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Trail History

Portraits of the Past

Joe Redington, Father of the Iditarod

Joe Redington, Sr.When he arrived in Alaska in 1948, Joe Redington was saddened by what he saw. The romantic life of Jack London and dog teams was quickly disappearing: Aircraft carried the mail, the roadhouses of the Inland Empire deteriorated, and the trails of the old days were overgrown.

Joe learned to mush dogs from old timers who still used dogs to carry the mail or run traplines. When he grew confident with his team, he put his dogs to work, retrieving military aircraft crashed in the Alaska wilderness piece by piece.

To draw attention to the role dogs played in Alaska’s history, Joe and his friends created the Iditarod Sled Dog Race, and epic trek from Anchorage to Nome following the route of the historic Iditarod trail. The race echoed the heroic history of the diphtheria serum relay to Nome that occurred in 1925. It was first run in 1973 with a total of twenty-two finishers.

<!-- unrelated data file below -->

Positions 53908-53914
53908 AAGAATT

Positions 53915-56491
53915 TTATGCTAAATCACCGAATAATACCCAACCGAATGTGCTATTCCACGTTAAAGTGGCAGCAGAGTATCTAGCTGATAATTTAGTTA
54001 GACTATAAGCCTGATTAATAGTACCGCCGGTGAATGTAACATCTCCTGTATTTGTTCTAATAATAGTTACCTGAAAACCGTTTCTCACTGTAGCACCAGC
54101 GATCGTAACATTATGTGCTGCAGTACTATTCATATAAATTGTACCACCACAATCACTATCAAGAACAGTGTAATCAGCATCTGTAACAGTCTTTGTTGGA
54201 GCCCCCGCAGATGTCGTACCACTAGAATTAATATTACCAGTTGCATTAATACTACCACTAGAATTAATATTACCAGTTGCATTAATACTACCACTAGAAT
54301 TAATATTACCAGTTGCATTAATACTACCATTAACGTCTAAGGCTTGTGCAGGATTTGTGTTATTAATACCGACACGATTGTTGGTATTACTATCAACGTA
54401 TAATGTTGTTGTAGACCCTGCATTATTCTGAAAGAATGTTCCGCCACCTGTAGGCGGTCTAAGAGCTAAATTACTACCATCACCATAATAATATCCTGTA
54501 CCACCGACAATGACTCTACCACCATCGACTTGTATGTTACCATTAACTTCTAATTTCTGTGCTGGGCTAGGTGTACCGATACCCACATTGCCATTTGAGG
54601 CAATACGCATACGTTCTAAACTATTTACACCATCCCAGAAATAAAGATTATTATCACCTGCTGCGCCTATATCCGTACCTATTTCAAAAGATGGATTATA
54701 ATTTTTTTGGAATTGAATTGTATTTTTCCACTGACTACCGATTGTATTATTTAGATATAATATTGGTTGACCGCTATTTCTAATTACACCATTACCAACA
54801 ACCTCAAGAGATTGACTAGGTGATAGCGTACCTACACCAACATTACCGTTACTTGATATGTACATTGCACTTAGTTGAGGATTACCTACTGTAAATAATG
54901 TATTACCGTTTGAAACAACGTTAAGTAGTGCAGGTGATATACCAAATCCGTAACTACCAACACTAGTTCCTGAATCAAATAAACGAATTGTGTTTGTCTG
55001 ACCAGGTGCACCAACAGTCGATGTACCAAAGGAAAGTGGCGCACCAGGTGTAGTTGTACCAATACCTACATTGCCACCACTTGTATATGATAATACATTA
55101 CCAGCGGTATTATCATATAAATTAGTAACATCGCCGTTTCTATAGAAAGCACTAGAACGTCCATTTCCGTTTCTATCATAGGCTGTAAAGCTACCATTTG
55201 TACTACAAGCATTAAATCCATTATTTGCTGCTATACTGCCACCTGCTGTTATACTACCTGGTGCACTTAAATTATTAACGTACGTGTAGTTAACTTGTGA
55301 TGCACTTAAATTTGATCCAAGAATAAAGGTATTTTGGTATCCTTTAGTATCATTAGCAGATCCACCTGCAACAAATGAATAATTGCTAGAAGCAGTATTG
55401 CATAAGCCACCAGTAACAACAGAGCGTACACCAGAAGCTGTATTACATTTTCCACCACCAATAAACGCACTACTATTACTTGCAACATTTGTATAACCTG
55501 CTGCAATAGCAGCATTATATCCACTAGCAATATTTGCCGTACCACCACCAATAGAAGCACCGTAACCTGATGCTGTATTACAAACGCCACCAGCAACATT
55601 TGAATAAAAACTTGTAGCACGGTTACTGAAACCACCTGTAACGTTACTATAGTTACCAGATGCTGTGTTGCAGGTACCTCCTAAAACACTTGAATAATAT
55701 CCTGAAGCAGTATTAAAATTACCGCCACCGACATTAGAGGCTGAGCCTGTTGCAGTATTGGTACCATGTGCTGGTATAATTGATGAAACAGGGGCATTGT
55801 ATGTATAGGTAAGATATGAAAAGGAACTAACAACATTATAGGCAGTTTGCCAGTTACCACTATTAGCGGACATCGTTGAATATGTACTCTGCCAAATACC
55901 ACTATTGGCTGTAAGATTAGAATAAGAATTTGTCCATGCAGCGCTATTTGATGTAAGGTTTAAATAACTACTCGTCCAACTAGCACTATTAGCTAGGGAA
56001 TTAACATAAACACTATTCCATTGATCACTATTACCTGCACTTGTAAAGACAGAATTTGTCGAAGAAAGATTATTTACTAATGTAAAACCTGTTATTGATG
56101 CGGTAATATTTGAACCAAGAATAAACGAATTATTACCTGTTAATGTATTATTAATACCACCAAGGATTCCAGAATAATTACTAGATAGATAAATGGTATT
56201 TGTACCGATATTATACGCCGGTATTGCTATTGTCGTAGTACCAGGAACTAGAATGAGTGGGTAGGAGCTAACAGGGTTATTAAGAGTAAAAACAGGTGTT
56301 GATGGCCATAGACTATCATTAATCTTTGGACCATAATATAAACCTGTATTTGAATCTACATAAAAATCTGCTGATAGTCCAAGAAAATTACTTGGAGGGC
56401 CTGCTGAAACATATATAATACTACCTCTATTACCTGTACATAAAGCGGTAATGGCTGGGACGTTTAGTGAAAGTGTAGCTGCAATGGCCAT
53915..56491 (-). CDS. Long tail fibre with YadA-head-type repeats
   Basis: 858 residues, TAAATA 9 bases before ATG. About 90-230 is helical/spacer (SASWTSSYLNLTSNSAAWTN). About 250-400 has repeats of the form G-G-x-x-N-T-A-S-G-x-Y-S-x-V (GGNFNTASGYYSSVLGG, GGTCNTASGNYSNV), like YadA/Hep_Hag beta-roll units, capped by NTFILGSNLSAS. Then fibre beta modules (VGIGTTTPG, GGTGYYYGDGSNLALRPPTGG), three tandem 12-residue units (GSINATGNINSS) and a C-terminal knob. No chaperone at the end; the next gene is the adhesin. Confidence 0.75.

The Iditarod Sled Dog Race that Joe Redington started revived dog mushing in Alaska and around the world. After years of effort by Joe and the Alaska Congressional delegation, President Jimmy Carter signed the act designating the Iditarod a National Historic Trail in 1978.

"National Historic Trail" is a designation reserved for those important travel routes that have shaped our nation’s history. 

Redington and Butcher scale Denali by dogsled

Redington and Butcher nearing the summit of Mt. McKinley in 1979. Credit:

Dogs to the Top!

Joe Redington invested himself and his kennel in the future of dog sledding by sharing his knowledge with anyone interested in his dogs and his sport. Several Iditarod winning mushers were encouraged by or learned to mush from Redington. Joe and one of his students, Susan Butcher, took their dogs to the top of Mt. McKinley in 1979.

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